UK company dividends fell 44% to £62bn in 2020

The latest UK Dividend Monitor from Link Group shows that UK company dividends fell 44% to £61.9 billion in 2020, or 38.1% to £61.1 billion on an underlying basis which excludes one-off special dividends.

The total just beat Link Group’s revised best-case forecast for the year, thanks to a stronger than expected fourth quarter, which saw a number of companies such as Sainsbury’s and Ferguson restore payouts they had suspended earlier in the year.

Link Group said it is highly unlikely UK dividends can regain their previous highs until 2025 at the earliest.

Dividend cuts attributed to Covid-19 started at the beginning of Q2 and reached £39.5 billion by the end of the year.

Between Q2 and Q4 about two thirds of companies cancelled or cut their payouts.

By far the biggest impact came from the financial sector, accounting for two fifths of the Covid-19 dividend cuts between April and December — with £16.6 billion of dividends cut or cancelled.

The outright cancellation of banking dividends accounted for four fifths of this.

The next biggest impact was from the oil sector, costing shareholders £8 billion in lost income.

Almost a tenth of the cuts were made by mining companies, whose dividends fell by two fifths — with Glencore’s £2.2 billion cancellation making the biggest impact.

Susan Ring, CEO Corporate Markets of Link Group said: “A slightly better end to 2020 may be a cause for relief but not for celebration.

“This was a dreadful result for UK investors, especially those for whom dividends are a major source of income.

“UK payouts have been more severely impacted than in most comparable countries because of their heavy concentration in the hands of just a few very large companies, mainly in the oil, mining and banking industries – all sectors that have had to cut dividends steeply.

“There are reasons for optimism, but the resurgent pandemic has pushed back the reopening of the economy even further, especially in the UK.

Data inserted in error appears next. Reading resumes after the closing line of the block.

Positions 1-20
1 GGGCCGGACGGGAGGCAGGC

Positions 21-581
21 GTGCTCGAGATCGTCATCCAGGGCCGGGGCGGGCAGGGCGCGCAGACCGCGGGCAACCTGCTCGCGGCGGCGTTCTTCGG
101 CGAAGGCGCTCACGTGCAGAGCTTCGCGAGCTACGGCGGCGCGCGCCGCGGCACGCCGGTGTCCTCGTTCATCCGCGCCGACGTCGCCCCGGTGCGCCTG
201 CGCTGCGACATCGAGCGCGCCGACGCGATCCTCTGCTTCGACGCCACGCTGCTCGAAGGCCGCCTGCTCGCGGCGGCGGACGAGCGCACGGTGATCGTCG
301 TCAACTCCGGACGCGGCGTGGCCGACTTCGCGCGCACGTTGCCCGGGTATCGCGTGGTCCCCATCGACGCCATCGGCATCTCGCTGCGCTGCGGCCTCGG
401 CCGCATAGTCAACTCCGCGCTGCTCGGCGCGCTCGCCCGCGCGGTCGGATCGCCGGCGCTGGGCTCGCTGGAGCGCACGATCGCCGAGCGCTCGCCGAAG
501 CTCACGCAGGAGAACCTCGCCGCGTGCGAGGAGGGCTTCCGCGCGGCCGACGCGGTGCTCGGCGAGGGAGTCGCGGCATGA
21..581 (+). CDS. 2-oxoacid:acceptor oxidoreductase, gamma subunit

“We still believe the worst is past, but a new lockdown means our expectations for 2021 are significantly more subdued.

“The biggest upside will come from the banks. They will only partially restore their dividends, but it matters more how quickly they do so, rather than exactly how much they pay.

“By contrast, the £11 billion reduction in oil dividends by March will take several years for the wider market to make up.

“The social and economic scars of COVID-19 will be deep.

“We think it is highly unlikely dividends can regain their previous highs until 2025 at the earliest, and potentially even a year or two after that. We’ll keep you posted.”

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Mark McSherry
Dalriada Media LLC sites are edited by veteran news journalist Mark McSherry, a former staff editor and reporter with Reuters, Bloomberg and major newspapers including the South China Morning Post, London's Sunday Times and The Scotsman. McSherry's journalism has also appeared in The Washington Post, The Guardian, The Independent, The New York Times, London's Evening Standard and Forbes. McSherry is also a professor of journalism and communication arts in universities and colleges in New York City. Scottish-born McSherry has an MBA from the University of Edinburgh and a Certificate in Global Affairs from New York University.